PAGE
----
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Spanish and German Leaders Meet As Their Bilateral Migration Agreement Comes Into Force

Last weekend, Prime Minister Sánchez hosted German Chancellor, Angela Merkel, at his country residence in Doñana National Park. The two leaders have recently struck a new migrant agreement and share a common desire to find a pan-EU solution to the region’s ongoing challenges.

On August 11, German Chancellor Angela Merkel travelled to Southwestern Spain to meet with Spanish Prime Minister Pedro Sánchez. The meeting, which came just a few weeks before the next EU Summit in Austria, displayed the close ties between the two countries and their commitment to solving Europe’s greatest challenges together.

Since taking over the premiership in June, Sánchez has signalled a desire for Spain to take on a more prominent role on the European stage. He’s strengthened ties with the EU’s most influential member states and reasserted Spain’s commitment to EU principles.

Speaking at the joint press conference with Sánchez, Merkel emphasised their shared vision.

“Not only do we have a great bilateral relationship, but the German government and the Spanish government have the same approach to solving Europe’s big questions”.

While the pair discussed potential EU-level economic and defence reforms they agreed upon, the focus of the meeting was undoubtedly the ongoing migration crisis in Europe. Merkel’s visit occurred on the day a new agreement between the two countries came into force. Under this deal, Madrid agreed to accept migrants rejected by Germany within 48 hours if they had first applied for asylum in Spain. Germany is hoping to strike similar arrangements with both Greece and Italy.

According to Merkel, “The agreement makes it clear that if a country has problems with an issue, we will help that country”. She also reiterated her stance that the migration crisis required the participation of all EU member states, and not just front-line countries.

A statement released by the Spanish government highlighted that “Spain and Germany share the same goals on migration and are committed to a global approach that combines solidarity and responsibility based on three principles: dialogue and cooperation with countries of transit; boosting development cooperation in countries of origin, and respect for the rights of refugees and migrants”.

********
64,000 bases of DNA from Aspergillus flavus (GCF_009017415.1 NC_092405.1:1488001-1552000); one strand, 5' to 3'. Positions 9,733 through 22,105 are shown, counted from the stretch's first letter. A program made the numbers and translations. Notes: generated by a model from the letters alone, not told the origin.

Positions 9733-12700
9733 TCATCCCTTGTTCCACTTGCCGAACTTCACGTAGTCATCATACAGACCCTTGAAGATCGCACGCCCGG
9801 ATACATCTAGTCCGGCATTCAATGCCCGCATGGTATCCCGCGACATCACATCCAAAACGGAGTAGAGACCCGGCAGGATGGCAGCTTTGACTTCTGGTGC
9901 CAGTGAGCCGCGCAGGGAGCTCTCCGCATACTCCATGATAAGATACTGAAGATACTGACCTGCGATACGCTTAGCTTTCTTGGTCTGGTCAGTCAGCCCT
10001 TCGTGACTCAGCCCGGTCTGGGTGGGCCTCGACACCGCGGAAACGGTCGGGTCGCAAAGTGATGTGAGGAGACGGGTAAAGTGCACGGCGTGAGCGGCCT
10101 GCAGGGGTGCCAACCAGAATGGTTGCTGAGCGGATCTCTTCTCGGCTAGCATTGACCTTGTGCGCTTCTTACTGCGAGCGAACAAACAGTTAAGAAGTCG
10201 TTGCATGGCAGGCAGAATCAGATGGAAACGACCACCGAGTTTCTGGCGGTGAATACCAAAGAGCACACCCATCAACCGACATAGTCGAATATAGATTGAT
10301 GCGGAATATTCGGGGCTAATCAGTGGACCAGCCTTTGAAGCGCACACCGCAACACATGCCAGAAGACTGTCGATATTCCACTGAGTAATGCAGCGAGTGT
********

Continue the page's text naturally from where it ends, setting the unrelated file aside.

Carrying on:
Germany, the second most popular destination for migrants in the world (after the United States) has been encouraging of immigration over the past half-century given its declining birth rates. However, the country was hit particularly hard with high numbers of refugees pouring into its borders at the start of the European forced migration crisis in 2015, causing the government to eventually tighten its controls. Copyright Istvan Csak/Shutterstock.com

To that end, Sánchez and Merkel agreed to intensify their support for countries such as Morocco and Tunisia.

As Sánchez explained, “While there are just 14 kilometres separating Spanish, and therefore European, coasts from North Africa, there is a highly important distance of economic, social, human rights and political stability. The greater the gap the more travesties there will be in our Mediterranean waters. So, trying to close that gap of inequality must be one of our main goals in the present European Union”.

Specifically, Spain and Germany have called for a stronger commitment to the Trust Fund for Africa. The initiative, which was originally launched in 2015, aims to foster stability and contribute to better migration management. Both leaders want the European Commission to unlock aid for countries like Morocco and Tunisia in an effort to maintain tighter control of their borders.

For Spain, it is increasingly important that the EU works towards a functional solution to the migration crisis. The United Nations High Commissioner for Refugees (UNHCR) estimates that the country has received more than 23,500 migrants already this year, exceeding the total number of new arrivals in 2017. As a result, Sánchez has also expressed his commitment, alongside French President Emmanuel Macron, in the creation of disembarkation centres, the strengthening of Frontex, and the imposition of fines on those EU member states that refuse to accept refugees. However, it is yet to be seen whether Sánchez’s shared vision with both France and Germany will make any headway at next month’s EU Summit. For the time being, these countries are committed to finding common ground through bilateral and multilateral agreements, which they hope will soon pave the way for an effective pan-EU solution.

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Katrina Pirner

Katrina is a Berlin-based freelance writer who focuses on economics, disruptive technology and politics. She’s previously worked in Canada, Italy, Belgium, and the US. Katrina holds a MA in International Relations from Johns Hopkins University where she concentrated in European political economy.

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